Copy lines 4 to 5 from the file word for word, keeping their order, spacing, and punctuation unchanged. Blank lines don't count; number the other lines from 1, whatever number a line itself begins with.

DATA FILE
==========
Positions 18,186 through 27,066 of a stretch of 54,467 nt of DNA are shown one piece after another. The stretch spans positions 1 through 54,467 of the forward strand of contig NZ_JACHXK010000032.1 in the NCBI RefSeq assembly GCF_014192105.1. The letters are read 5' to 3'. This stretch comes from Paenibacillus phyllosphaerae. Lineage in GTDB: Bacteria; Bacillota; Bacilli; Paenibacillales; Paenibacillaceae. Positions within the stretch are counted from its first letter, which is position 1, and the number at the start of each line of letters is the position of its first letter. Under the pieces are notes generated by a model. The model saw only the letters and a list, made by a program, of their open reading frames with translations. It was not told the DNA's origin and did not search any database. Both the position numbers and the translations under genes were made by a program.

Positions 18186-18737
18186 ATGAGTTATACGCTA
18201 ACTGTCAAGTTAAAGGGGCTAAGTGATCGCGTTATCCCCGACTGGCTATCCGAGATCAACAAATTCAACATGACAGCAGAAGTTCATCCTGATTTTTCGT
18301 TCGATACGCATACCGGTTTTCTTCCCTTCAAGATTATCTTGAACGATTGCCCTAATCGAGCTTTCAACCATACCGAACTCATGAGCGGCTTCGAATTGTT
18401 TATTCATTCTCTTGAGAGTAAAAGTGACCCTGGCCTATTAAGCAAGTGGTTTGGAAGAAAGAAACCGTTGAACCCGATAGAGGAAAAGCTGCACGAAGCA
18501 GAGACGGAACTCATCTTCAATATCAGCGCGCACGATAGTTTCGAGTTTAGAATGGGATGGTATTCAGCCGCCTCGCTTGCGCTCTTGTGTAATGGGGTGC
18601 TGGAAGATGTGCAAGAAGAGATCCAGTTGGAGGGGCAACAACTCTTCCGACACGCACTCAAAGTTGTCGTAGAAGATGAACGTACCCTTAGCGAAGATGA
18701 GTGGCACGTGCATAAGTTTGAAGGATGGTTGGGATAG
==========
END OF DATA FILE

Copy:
18201 ACTGTCAAGTTAAAGGGGCTAAGTGATCGCGTTATCCCCGACTGGCTATCCGAGATCAACAAATTCAACATGACAGCAGAAGTTCATCCTGATTTTTCGT
18301 TCGATACGCATACCGGTTTTCTTCCCTTCAAGATTATCTTGAACGATTGCCCTAATCGAGCTTTCAACCATACCGAACTCATGAGCGGCTTCGAATTGTT